Like so many other cultures, life revolves around eating and eating revolves around life. Chinese food is so diverse and the same thing can be cooked in so many different ways and look, taste and even smell so different. Having a Chinese mother and having lived there as a child is undoubtedly the best deal because you get to experience the real thing.
We (husband Dean and son Harvey) stopped in Hong Kong for just three days on our way to Vietnam. A half hour taxi trip from the airport saw us arrive at our hotel around 11pm. After a speedy check in, we found ourselves sitting in the only restaurant open at the time having supper! It took us 20 minutes to find this place though as we were told it was “next to the hotel.” So up and down the stretch of Canton Road we ventured only to discover the place was actually opposite the hotel!
We slept in a little the next morning but a couple of quick showers later, embarked on our search for breakfast.
A bit apprehensive walking out the front doors of our hotel, expecting it to be hot and sticky, it actually turned out to be quite pleasant. I was in Hong Kong in April and there were times where I felt I couldn’t breathe from the humidity and heat. So October is good a time to visit. A short walk from the hotel down a side street, we wandered past the entrance of Kowloon Park making a mental note to check it out later. As it was a public holiday and early, there weren’t that many people around yet. Most shops don’t open till 10 or 11 as they stay open late so if you are early risers like us, you can enjoy the calm before the storm. And what a storm it can be!
It was a couple of blocks before we found our first point of call, a street stall where a woman was frying up freshly made pork and chives dumplings. Couldn’t resist of course. In the same street, we passed quite a few Chinese cafes serving breakfast making it a difficult choice. Most of the cafes served Chinese food as well as their versions of a western breakfast such as cheap shoulder ham and eggs. We had some average rice noodles and sticky rice. Harvey had some dodgy looking fried eggs which he did not finish. Not sure why this is but Chinese never eat the crust on the bread and of course you only ever get white bread.
Lunch in The Peak was more noodles of much better standard than breakfast. No trip to Hong Kong would be complete without a trip up to The Peak. I was lucky enough to live up here as a kid so the memories flood back whenever I visit. The bus trip up the mountain is another must have experience. Of course, you must sit on the upper deck. A bit scary at times (and not only because of the driver swerving around sharp corners and jamming on the brakes) but fascinating. I am constantly in awe of the engineering required to construct highrise buildings in such steep mountains. And what a relief that we chose to go down the mountain on the peak tram rather than the other way around. As we disembarked and walked around the corner to catch a bus back to the Star Ferry, we noticed a long queue of hot and bothered people snaking around the corner up the hill. Would have been a very frustrating over-an-hour wait in the heat.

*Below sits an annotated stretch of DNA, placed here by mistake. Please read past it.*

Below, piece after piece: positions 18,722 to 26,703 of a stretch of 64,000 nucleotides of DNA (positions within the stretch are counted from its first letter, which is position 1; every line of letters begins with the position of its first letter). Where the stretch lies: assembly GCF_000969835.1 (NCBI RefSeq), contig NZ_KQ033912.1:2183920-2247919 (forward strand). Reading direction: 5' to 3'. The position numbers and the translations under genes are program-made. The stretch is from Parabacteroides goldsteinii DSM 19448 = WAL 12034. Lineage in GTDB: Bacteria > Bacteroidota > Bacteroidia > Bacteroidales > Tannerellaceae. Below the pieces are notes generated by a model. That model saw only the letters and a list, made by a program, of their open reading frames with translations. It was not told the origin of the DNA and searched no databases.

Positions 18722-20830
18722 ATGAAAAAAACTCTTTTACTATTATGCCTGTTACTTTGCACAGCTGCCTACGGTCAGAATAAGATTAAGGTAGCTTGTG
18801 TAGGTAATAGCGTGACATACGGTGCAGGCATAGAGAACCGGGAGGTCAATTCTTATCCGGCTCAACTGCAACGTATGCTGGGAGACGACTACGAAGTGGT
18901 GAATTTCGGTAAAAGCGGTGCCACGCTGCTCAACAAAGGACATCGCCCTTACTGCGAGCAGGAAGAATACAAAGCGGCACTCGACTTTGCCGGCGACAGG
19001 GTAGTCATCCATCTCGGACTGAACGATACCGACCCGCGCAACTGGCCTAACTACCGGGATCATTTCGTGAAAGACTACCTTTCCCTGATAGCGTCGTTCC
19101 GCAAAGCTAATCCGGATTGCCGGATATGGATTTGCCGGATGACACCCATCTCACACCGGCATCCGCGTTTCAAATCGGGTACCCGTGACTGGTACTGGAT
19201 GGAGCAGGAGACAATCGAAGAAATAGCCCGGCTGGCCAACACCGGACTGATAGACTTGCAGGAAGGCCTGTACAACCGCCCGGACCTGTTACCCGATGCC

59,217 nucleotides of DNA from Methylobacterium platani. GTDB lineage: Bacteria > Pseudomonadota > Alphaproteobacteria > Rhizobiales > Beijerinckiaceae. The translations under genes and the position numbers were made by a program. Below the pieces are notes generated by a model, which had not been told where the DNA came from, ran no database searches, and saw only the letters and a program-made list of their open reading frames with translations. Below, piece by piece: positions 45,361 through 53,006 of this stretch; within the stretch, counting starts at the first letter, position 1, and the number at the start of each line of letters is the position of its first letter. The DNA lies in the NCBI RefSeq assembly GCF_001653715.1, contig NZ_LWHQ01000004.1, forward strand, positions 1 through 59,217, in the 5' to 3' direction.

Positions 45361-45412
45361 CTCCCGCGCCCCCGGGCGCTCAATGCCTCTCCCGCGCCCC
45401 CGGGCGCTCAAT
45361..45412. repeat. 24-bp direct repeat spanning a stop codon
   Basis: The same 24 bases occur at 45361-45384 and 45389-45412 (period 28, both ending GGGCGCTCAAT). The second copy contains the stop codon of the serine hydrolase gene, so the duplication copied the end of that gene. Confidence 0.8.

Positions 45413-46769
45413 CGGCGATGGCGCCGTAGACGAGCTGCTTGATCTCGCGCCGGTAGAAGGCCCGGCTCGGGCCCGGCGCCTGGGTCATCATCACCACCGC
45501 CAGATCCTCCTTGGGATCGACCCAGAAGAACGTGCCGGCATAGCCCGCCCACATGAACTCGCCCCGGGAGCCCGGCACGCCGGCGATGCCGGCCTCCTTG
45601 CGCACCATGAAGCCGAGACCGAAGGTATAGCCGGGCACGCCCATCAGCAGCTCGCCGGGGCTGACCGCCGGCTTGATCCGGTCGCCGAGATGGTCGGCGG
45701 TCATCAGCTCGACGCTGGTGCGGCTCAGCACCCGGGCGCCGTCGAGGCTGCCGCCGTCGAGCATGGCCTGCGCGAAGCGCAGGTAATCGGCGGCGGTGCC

In between meal times, we snacked on sweet breads, yet again another Asian curiosity. I don’t know why all their bread is sweet, even things you think would be savoury like ham and cheese. Dinner with friends at Crystal Jade in the shopping mall (actually three massive malls joined together) underneath our hotel ended a perfect culinary day. The next morning started off a little disappointing as my fried dumplings were not cooking for breakfast so I had to settle for fried noodles instead. Still delicious and so cheap. And the rest of the day was definitely not disappointing ending with a family dinner feasting on what can only be described as a wonderful modern take on Chinese food.
Naturally, we accomplished all this eating in between sightseeing and relaxing. Kowloon Park was a great find – an oasis amongst the high rise buildings. Pink flamingoes, turtles and beautiful ponds set amongst winding paths, glorious trees and luscious green gardens. Dean told me to meet him just past the pink flamingoes and I was looking out for huge pink statues! Obviously I wasn’t expecting the real deal in the middle of all the chaos of super high density living. The boys even managed to find some space, albeit concrete, to kick a footy and in the afternoon ventured back for a swim in the public pools, one of the highlights they stumbled upon in the middle of the park.
Our last day in Hong Kong successfully ended with a bit more indulging at the airport before our flight to Ho Chi Minh. As we walked into the terminal, we could hardly contain our joy when Dean spotted another branch of Crystal Jade. This airport would have to be one of the exceptions to crappy airport food although you can have that too. But at least there is a choice.
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